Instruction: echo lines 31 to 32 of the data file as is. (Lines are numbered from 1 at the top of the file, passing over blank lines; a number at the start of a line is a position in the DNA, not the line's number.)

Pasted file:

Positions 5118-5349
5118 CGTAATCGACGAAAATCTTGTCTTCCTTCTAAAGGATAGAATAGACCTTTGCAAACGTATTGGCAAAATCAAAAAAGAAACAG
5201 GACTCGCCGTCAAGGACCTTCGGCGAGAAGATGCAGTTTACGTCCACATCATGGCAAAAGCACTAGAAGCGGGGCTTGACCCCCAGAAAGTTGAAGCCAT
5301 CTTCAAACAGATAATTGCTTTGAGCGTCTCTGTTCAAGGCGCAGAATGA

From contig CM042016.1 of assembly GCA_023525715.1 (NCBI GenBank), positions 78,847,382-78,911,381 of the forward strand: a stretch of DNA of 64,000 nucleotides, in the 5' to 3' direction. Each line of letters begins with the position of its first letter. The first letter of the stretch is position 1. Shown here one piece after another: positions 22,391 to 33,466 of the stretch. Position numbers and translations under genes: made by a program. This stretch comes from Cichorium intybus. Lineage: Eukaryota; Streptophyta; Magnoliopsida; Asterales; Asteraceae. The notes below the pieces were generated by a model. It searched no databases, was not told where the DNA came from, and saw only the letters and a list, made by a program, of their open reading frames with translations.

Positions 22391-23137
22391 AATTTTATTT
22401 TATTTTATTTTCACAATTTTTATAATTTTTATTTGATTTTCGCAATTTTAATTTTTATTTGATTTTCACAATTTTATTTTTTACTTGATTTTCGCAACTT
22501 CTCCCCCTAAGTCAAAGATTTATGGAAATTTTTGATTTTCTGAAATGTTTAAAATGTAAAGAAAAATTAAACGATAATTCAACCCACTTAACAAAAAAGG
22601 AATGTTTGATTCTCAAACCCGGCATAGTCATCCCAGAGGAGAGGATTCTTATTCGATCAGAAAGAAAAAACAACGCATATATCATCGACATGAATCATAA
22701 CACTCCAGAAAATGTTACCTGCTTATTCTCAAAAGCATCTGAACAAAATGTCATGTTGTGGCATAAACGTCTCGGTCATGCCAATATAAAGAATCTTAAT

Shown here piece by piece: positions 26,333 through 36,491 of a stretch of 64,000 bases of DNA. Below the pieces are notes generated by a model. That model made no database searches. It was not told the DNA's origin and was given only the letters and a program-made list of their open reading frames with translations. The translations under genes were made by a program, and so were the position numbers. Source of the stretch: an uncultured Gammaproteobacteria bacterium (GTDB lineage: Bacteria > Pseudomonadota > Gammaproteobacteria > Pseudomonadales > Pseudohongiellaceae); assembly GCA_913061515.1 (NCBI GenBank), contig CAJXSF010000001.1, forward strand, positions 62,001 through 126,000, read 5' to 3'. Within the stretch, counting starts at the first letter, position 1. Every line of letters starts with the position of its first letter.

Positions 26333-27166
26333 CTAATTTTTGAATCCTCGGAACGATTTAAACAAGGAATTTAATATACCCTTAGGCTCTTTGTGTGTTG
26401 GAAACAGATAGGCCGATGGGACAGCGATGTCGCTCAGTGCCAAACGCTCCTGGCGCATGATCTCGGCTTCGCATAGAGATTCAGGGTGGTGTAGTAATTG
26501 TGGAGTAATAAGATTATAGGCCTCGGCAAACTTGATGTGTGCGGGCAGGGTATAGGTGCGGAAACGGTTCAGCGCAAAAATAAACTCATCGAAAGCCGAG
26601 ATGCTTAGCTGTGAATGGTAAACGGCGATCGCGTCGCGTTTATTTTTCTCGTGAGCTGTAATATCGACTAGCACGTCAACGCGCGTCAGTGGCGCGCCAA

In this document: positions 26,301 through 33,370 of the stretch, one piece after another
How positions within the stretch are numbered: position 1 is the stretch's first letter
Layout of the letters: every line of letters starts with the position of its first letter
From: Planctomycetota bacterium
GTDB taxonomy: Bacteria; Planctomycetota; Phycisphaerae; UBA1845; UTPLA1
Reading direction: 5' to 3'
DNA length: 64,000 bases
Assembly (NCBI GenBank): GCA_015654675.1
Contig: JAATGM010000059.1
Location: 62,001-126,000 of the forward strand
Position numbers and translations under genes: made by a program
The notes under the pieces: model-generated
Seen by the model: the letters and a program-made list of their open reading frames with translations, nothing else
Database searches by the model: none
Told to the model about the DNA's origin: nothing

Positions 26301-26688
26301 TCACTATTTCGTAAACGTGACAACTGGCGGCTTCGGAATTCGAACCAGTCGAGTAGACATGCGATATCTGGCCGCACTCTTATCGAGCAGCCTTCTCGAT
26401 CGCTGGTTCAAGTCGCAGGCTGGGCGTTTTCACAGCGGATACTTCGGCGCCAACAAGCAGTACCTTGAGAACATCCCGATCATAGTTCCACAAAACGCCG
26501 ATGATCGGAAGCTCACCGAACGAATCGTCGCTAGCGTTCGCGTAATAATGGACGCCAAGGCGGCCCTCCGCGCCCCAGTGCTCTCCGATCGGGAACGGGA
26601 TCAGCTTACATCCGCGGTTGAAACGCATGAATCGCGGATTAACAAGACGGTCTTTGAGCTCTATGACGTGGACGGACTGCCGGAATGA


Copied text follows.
Database searches by the model: none
Told to the model about the DNA's origin: nothing